The love story between Crawford and McKee comes into full view when they discover their daughter from their tryst years before is still alive. The steps they take to save her lead them to face their feelings for each other years after their one night stand.

Pros: Hide Me Among the Graves has exquisite characters full of depth and faults, with opportunities for failure and for redemption. The setting plays such a huge part in the story and is so well established that, even though I have never been to London, I felt like I was riding in the cabs and crawling underground right along with the characters. The supernatural elements are so full of intrigue that I felt transported to another world within a world, and was especially fearful for the characters when Polidori and the other vampires revealed themselves.

Cons: The story is thick with information and characters. I was a little confused at the beginning, not knowing anything about the book, as to what was happening and who these people are. Some assumptions are made that you will simply buy into some supernatural or magical elements without explaining why or how they work before you even know what kind of a book this is. As it progresses, however, and you learn more, they begin to make sense at least in the context of this story.

Recommendations: Using real historical figures and giving them unique personalities, this is historical fantasy at its best. Reading Hide Me Among the Graves made me feel the same way I felt after reading Jonathan Strange & Mr. Norrell for the first time. Powers places you right amongst the characters and makes you feel and fear as they do, especially when facing the supernatural and as they make new discoveries of the unknown. Pushing past Bram Stoker’s Dracula, this is my new favorite vampire novel.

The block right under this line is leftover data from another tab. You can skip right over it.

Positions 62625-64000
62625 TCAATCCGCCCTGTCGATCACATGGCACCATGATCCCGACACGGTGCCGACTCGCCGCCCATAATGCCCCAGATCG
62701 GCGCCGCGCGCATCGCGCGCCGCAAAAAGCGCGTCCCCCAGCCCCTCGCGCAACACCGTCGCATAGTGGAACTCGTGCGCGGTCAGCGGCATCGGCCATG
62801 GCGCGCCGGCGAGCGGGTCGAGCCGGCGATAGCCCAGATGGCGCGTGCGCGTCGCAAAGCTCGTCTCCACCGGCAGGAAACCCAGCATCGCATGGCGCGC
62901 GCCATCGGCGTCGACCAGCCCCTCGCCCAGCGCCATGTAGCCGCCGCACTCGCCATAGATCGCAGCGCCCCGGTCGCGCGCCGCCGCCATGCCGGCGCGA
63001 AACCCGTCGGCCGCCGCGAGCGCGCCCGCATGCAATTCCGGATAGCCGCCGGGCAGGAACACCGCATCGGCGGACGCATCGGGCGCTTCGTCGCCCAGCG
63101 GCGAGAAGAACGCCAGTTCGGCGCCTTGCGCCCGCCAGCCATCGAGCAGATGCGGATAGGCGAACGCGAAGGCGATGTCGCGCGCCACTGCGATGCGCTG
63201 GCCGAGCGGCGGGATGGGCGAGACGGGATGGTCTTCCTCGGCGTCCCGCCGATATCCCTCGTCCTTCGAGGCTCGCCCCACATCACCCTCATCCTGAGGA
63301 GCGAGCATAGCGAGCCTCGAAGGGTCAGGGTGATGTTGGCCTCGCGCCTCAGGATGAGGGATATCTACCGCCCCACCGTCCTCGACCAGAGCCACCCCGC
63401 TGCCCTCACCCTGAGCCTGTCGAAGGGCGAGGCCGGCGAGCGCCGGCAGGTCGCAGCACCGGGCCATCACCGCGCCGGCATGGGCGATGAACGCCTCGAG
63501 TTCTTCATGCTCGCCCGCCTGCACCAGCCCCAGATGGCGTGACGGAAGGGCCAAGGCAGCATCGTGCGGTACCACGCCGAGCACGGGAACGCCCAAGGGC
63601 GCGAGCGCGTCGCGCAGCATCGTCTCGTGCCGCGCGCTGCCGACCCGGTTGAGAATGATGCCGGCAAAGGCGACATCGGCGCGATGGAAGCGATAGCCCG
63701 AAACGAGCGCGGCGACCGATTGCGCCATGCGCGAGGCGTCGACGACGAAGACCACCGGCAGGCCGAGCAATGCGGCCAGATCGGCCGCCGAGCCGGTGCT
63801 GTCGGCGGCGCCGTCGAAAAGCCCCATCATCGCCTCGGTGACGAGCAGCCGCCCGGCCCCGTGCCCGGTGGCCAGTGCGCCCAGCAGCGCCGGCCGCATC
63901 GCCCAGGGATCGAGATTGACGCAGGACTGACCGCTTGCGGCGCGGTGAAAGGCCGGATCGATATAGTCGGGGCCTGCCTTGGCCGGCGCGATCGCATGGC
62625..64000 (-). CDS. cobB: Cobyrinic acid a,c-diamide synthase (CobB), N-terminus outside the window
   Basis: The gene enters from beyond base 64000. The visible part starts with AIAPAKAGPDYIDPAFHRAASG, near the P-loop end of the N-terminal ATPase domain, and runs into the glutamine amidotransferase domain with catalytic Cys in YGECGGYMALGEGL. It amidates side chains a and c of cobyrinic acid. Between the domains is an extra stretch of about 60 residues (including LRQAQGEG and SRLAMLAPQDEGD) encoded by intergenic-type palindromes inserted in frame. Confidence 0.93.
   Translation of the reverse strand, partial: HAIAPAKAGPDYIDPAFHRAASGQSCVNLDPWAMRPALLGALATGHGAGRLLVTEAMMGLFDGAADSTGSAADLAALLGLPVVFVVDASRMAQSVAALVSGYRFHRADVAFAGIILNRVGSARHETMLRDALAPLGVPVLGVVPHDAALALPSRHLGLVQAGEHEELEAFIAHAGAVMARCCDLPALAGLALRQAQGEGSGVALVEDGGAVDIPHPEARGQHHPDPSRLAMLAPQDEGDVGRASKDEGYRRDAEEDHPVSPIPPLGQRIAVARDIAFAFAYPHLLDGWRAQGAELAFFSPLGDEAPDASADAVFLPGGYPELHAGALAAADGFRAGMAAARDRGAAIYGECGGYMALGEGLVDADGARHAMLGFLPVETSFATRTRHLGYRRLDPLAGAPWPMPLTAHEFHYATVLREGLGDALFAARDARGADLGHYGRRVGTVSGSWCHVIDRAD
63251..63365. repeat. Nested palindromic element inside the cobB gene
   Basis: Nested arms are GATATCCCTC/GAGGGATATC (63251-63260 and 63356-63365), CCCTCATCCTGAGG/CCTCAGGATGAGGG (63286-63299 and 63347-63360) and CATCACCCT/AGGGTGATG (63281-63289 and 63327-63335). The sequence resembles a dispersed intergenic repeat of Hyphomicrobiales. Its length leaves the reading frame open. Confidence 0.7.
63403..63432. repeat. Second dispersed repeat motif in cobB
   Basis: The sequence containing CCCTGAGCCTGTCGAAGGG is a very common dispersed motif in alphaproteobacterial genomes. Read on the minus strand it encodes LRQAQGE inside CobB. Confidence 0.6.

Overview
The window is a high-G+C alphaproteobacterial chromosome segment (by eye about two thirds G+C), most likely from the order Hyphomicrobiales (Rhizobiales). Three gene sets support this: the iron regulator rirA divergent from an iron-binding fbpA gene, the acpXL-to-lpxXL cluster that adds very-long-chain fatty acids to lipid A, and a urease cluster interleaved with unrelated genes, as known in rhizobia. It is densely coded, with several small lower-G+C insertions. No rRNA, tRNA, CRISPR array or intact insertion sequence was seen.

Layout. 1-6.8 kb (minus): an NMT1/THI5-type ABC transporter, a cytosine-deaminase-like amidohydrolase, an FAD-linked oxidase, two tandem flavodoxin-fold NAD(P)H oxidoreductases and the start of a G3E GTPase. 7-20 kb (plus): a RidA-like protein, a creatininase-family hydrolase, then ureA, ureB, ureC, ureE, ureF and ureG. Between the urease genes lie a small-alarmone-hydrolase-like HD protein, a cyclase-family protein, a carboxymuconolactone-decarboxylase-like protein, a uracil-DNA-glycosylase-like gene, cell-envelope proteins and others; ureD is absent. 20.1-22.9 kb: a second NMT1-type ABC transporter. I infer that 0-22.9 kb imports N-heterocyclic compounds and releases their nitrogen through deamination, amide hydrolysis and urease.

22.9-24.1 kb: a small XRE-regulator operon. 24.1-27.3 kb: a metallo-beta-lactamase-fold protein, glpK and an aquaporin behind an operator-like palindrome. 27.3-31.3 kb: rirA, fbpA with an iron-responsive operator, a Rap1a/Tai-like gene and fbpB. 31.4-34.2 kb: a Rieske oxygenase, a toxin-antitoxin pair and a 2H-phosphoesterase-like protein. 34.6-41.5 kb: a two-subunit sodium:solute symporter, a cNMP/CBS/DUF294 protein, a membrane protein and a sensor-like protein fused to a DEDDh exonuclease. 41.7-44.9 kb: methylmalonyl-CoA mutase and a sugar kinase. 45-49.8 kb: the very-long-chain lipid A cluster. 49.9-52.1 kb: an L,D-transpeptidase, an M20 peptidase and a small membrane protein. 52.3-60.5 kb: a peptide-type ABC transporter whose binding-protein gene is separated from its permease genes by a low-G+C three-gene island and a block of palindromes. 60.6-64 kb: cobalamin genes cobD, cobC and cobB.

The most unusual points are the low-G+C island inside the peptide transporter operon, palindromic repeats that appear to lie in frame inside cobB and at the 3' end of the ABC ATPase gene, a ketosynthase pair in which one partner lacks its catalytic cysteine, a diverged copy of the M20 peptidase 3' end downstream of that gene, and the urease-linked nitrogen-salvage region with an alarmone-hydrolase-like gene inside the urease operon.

Tim Powers’ website
Hide Me Among the Graves on Goodreads
Buy Hide Me Among the Graves on Amazon
Download ebook of Hide Me Among the Graves for your Kindle

 
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Posted by on April 15, 2012 in Fantasy, Historical Fiction

 

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Monster Hunter International by Larry Correia

Monster Hunter International (MHI, #1)Premise: Monsters are real and there are competing organizations, including the government, out there fighting them in secret. Owen Z. Pitt is an accountant who is attacked by his werewolf boss one day and discovers he has a penchant for killing creatures, which leads him to be recruited by the private organization: Monster Hunter International. His size (he’s a big guy), upbringing with firearms (dad trained him from childhood with guns), and cage fighting past (he was also a bouncer) doesn’t hurt. This book contains just about every monster you can think of: vampires, werewolves, zombies, wights, ghouls, and even the mythical Wendigo.

The Monster Control Bureau is the secret government organization in charge of monster eradication. While not the primary antagonists in this story, they aren’t exactly shown in a pleasant light. They are what you might think of when you hear talk of “the Feds” with coverups and secret missions. They are a fine counterpoint to MHI and lead to some additional conflict throughout the story, even when the two organizations are forced to work together to fight the evil Cursed One, bent on not only ruling the world but destroying it.